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Predicting patient attitudes to asthma medication.
  1. L M Osman,
  2. I T Russell,
  3. J A Friend,
  4. J S Legge,
  5. J G Douglas
  1. Department of Public Health, University of Aberdeen.

    Abstract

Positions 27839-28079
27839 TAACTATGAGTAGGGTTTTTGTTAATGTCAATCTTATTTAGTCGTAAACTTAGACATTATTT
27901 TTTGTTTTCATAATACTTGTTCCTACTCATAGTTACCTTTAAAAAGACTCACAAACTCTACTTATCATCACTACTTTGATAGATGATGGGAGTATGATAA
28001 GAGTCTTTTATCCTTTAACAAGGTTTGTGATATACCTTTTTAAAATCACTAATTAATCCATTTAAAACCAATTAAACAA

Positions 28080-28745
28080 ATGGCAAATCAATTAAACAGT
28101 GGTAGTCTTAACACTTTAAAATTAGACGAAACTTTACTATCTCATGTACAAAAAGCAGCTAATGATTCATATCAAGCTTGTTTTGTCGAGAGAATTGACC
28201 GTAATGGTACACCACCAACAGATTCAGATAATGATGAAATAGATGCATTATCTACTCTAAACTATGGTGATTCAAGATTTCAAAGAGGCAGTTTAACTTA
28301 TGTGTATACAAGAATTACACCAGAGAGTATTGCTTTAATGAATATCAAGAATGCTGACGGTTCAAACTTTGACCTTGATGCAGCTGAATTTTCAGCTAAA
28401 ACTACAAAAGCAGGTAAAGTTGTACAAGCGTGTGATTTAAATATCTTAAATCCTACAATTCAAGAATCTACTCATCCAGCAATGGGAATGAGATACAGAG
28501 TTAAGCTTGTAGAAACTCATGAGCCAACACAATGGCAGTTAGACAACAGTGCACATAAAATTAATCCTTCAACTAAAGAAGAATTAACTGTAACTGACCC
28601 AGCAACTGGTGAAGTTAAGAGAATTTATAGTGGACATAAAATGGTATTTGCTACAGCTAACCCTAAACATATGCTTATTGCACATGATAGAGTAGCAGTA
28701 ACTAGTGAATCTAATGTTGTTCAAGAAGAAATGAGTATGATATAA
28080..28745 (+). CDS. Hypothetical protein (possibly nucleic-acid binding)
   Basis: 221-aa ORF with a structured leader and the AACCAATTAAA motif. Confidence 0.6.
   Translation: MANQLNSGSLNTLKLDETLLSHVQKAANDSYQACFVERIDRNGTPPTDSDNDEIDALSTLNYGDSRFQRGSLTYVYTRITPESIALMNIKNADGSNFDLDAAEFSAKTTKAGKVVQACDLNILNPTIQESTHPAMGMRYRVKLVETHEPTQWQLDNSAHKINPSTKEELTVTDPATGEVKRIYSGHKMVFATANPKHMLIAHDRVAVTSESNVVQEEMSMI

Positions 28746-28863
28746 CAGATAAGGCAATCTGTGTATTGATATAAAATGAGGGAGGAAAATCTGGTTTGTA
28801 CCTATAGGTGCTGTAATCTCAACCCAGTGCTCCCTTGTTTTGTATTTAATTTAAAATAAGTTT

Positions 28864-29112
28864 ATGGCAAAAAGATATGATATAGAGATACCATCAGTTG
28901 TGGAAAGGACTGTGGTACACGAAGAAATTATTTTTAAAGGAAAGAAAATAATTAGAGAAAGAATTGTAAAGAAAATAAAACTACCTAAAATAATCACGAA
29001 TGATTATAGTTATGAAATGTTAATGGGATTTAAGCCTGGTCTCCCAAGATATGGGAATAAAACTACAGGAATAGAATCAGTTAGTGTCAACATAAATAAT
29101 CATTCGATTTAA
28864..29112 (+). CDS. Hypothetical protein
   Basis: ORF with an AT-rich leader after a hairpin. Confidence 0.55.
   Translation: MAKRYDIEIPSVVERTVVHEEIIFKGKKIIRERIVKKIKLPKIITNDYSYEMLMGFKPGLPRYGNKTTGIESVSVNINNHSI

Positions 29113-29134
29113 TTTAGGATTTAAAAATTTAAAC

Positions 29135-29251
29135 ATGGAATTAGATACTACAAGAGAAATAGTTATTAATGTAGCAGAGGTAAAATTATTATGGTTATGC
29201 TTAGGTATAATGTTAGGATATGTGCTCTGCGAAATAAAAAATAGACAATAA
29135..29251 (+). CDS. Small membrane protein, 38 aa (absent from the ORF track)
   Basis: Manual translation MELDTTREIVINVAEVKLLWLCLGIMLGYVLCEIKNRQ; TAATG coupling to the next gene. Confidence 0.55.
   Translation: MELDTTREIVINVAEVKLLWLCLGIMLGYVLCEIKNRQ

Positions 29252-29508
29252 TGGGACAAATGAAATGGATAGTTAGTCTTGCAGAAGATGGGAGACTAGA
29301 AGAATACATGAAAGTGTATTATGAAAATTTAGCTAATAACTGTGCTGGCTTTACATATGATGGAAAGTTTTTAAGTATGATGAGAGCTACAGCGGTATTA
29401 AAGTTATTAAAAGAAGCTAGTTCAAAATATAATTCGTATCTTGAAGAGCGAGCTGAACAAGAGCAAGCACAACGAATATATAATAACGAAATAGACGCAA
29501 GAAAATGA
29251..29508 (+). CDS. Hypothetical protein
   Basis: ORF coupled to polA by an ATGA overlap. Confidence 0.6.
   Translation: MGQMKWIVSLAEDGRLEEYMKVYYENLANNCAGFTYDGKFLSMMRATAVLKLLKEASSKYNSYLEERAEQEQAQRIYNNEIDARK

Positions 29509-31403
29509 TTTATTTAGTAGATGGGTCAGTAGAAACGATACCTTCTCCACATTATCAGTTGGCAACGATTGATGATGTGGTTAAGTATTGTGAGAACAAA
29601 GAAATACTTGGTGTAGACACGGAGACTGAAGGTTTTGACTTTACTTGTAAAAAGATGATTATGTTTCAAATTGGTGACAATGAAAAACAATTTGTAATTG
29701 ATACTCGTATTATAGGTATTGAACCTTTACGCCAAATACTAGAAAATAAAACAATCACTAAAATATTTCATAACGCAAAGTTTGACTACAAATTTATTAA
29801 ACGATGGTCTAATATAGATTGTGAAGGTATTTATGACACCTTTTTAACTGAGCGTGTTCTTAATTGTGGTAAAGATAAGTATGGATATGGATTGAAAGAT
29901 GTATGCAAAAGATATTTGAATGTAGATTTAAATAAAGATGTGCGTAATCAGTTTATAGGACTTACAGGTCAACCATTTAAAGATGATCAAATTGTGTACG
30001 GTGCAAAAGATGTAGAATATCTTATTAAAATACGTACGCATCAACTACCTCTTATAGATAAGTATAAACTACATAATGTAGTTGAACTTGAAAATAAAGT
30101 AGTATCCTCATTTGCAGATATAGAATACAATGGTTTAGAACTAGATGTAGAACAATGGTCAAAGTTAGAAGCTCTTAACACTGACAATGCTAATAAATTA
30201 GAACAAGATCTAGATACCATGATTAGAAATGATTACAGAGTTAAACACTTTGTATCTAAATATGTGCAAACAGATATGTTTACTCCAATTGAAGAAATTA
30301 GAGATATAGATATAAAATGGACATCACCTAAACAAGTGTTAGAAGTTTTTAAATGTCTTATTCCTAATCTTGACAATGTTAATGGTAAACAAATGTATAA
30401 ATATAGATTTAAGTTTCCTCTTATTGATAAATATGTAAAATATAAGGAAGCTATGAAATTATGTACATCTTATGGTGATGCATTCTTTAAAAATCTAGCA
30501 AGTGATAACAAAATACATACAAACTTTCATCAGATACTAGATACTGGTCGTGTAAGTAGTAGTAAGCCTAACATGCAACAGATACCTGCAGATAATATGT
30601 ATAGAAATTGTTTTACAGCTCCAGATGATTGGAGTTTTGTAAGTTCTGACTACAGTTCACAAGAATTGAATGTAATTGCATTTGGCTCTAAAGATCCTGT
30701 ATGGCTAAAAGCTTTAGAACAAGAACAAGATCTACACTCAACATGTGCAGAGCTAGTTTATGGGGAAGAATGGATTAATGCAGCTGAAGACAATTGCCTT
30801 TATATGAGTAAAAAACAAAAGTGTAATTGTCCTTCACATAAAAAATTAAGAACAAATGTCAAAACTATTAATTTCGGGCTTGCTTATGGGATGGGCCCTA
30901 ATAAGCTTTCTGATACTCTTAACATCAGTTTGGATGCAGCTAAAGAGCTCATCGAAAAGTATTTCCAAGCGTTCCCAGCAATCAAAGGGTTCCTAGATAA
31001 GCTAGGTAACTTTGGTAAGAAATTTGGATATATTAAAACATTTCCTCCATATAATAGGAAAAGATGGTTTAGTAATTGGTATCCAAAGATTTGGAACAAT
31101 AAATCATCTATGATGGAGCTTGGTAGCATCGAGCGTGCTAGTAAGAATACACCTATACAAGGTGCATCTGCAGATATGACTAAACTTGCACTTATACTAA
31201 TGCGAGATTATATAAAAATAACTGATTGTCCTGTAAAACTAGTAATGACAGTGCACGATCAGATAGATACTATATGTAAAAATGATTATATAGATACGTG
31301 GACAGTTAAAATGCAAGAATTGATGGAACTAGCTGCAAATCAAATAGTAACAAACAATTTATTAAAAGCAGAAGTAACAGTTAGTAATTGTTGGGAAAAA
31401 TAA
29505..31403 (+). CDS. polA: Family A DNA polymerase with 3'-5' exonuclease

BACKGROUND--Studies of patient attitudes to asthma and its control have focused on crisis action, and little attention has been paid to attitudes to regular preventive medication. It is not clear whether attitudes to regular medication are related to the degree of distress or interference with life perceived by patients as being caused by their asthma. For this reason this study examined how far dislike of medication related to dislike of other aspects of interference of asthma with daily life. METHODS--Three hundred and ninety one patients were surveyed with a questionnaire which assessed their dislike of the interference of asthma with their physical, social, and emotional functioning, together with dislike of regular asthma medication. A response was received from 320 patients (82%). RESULTS--Four attitude clusters were identified. Recorded in descending factor order, these were (1) dislike of asthma medication, (2) dislike of disability, (3) dislike of public life interference, and (4) dislike of social and emotional interference. The attitude clusters were not related: in particular, dislike of asthma medication could not be predicted from other dislikes, or from asthma best function ratio (ratio of best recorded peak expiratory flow rate in the previous year to predicted value), age, or sex. The most significant predictors of the patients' dislike of taking their own inhaled steroid were (1) dislike of using bronchodilator, (2) dislike of steroids generally, and (3) dislike of taking medicine every day. CONCLUSIONS--Patient attitudes to regular asthma medication are not related to general anxieties and dislikes about asthma, nor to the potential for asthma control as judged by the best function ratio. Patients were not always consistent in their attitude to inhaled steroids in general, nor to their own named inhaled steroid in particular. A general cluster of antimedication attitudes existed, independent of whether the medication was for prophylaxis or relief. Attitudes to asthma medication may be helpful in predicting patient behaviour.

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